Here we’ll cover two quick ways we can get pressable vr buttons working inside of Unity using OpenVR. The first leverages SteamVR’s Unity integration and the second a custom script without any dependencies.


Here we’ll cover two quick ways we can get pressable vr buttons working inside of Unity using OpenVR. The first leverages SteamVR’s Unity integration and the second a custom script without any dependencies. This post assumes you are running Unity with SteamVR/OpenVR and are comfortable setting up a basic VR environment. Let’s get started!

If you are coming from the video, you can jump straight to the scripts section.

Setup Video

If you are a visual learner, here is a setup video that will walk you through how to setup the scene and the two VR button components that are covered below. It doesn’t cover creating the Button.cs and Events.cs scripts but shows you how to use them.

SteamVR’s Hover Button

If you are already using the SteamVR Asset Store package, then you can get pressable VR buttons very quickly using the packages provided scripts.

Environment Setup

  1. First, delete the Main Camera and Search for the “Player” prefab inside the SteamVR packages.
  2. Drag the Player Prefab into the Hierarchy.
  3. Create a Cube for the ground and set its position to 0, -.5, 1 and scale to 100, 1, 100
  4. Create a Cube for a table and set its position to 0, 0.75, 1, and scale to 1, 1.5, 1

Now you should be able to play your scene and look around in VR! You may need to adjust your table cube’s z position slightly if it’s too close.


  1. Create a new empty game object named Button and give it the “Interactable” and “Hover Button” scripts from the SteamVR Unity package.
  2. Under your Button gameobject add a new Cube named Moving Part and scale it down to .1, .2, .1.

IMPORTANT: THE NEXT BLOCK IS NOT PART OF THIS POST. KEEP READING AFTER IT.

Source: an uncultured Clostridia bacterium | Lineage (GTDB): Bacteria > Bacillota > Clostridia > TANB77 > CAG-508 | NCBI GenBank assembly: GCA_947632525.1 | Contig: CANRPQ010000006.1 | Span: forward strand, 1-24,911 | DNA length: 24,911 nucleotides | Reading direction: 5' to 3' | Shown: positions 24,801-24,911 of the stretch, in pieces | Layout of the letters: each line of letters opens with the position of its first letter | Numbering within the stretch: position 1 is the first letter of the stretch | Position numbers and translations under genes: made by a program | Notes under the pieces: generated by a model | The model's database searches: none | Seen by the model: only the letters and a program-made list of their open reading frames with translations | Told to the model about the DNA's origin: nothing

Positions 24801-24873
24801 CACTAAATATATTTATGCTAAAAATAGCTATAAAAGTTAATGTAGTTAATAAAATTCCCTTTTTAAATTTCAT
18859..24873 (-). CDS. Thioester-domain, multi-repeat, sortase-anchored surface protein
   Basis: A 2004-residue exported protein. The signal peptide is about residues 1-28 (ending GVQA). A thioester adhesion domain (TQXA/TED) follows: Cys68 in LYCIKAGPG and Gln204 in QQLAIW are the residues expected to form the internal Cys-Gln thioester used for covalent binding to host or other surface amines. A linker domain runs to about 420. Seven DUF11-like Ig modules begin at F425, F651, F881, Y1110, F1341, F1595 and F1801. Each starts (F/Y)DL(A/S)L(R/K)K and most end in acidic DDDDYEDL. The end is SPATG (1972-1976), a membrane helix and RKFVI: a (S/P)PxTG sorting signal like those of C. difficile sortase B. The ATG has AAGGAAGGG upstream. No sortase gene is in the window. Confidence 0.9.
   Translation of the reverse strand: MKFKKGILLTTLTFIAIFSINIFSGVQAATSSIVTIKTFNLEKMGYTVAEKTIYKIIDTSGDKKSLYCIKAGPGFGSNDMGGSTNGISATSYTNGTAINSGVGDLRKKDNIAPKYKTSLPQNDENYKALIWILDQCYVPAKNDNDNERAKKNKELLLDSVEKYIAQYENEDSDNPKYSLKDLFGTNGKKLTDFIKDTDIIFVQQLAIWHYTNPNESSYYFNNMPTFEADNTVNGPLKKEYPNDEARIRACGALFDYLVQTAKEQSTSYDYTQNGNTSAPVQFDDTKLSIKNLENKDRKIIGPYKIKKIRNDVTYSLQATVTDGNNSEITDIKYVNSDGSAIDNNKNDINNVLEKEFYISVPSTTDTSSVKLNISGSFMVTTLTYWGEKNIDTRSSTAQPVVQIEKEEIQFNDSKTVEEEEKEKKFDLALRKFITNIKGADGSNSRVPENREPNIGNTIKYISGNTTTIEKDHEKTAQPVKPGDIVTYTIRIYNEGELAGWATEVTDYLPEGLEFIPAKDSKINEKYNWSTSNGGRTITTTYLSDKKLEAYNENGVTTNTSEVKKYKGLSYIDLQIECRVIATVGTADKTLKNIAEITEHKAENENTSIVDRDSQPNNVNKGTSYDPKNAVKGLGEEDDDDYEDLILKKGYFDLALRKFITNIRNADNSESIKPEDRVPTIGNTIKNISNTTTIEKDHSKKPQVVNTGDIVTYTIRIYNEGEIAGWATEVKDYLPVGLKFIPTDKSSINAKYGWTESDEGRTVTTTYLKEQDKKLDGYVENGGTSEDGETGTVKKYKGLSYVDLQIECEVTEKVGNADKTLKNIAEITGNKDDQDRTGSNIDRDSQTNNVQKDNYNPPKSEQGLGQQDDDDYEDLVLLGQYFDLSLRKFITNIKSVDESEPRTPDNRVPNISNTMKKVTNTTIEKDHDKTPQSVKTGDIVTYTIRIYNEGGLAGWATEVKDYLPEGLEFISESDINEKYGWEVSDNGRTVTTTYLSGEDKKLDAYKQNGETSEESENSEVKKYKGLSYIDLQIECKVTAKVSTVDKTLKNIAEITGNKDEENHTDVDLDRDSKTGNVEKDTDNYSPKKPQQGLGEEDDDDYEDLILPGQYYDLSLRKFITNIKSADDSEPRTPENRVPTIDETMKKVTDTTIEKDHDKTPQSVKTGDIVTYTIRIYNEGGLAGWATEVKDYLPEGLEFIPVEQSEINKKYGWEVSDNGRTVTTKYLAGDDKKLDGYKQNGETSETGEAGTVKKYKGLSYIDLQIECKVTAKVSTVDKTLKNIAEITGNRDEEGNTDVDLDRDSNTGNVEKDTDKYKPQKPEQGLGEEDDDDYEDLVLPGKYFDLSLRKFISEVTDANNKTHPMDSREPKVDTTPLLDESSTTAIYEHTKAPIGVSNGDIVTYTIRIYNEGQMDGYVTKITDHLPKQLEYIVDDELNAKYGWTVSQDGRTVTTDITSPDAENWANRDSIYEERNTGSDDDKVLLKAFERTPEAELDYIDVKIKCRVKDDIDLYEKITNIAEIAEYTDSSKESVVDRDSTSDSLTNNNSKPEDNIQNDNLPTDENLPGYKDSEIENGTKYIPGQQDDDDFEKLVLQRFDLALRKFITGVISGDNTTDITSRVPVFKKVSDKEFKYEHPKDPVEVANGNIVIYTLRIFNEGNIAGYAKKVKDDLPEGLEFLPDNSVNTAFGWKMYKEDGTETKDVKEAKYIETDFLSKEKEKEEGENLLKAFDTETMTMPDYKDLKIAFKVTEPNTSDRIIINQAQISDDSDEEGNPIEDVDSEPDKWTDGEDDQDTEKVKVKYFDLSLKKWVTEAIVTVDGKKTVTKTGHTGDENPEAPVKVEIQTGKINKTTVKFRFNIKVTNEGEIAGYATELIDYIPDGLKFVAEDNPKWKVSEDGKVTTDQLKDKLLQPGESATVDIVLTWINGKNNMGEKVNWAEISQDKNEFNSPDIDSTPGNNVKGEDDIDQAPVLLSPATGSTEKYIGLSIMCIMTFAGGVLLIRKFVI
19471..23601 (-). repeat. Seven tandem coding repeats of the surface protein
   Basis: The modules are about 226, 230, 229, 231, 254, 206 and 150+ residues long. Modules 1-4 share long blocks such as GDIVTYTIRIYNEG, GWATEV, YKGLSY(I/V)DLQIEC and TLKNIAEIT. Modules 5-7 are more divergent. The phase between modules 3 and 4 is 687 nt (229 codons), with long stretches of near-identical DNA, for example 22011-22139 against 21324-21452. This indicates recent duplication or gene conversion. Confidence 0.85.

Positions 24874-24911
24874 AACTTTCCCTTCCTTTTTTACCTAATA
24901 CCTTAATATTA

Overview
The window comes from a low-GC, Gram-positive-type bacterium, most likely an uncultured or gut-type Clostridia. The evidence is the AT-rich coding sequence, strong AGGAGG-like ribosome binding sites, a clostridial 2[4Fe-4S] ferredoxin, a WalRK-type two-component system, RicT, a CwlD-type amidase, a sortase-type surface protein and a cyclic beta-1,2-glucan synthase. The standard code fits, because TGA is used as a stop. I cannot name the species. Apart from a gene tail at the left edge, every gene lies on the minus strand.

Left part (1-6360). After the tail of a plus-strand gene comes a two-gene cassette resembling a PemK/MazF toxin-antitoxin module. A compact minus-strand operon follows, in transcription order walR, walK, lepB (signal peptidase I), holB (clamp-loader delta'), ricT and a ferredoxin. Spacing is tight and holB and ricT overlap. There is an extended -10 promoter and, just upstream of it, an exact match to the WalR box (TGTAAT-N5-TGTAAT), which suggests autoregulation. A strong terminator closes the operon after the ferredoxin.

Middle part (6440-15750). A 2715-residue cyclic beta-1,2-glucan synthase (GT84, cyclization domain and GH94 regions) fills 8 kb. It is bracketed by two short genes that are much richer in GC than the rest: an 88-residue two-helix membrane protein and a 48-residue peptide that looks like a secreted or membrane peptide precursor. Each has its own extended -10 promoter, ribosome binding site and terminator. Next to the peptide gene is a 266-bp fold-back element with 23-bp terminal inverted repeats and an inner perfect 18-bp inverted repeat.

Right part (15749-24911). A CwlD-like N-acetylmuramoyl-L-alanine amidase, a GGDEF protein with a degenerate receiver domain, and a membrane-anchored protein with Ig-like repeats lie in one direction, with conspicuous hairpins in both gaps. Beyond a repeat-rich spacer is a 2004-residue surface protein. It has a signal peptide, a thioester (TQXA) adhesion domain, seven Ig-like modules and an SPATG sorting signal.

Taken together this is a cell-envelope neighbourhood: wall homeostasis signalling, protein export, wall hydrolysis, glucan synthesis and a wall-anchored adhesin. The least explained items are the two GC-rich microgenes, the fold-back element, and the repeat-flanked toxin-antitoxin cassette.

3. Click back on your Button gameobject and drag your Moving Part gameobject into the
    “Moving Part” area of its hover button script.
  4. Under the “Local Move Distance” define how far you want it to go down until it is considered a push, try something like -0.05 for the Y value.
  5. Create the Events.cs script, found below, that will have a public method that you can attach to the On Button Down handler and call when pressed.
  6. Attach your ButtonHandler script to the Hover Button’s On Button Down.
  7. Position your button on the table and test.

Your button should now respond to your hands and move down when pressure is applied, calling your ButtonHandler’s method when it reaches the distance you put in at step 4.

Custom VR Buttons Using Springs

In this section, we’ll cover a very fast way to get the pushing feel and functionality on a VR button with very little setup and code needed. You’ll need the Button script below as well as Events script to handle what happens when your button is pressed. You can find these in the scripts section.


Follow the SteamVR’s Hover Button Environment section above. If you aren’t using the SteamVR prefab, that’s ok! Just make sure that your controllers/hands have a collider attached that isn’t a trigger and can interact with our button.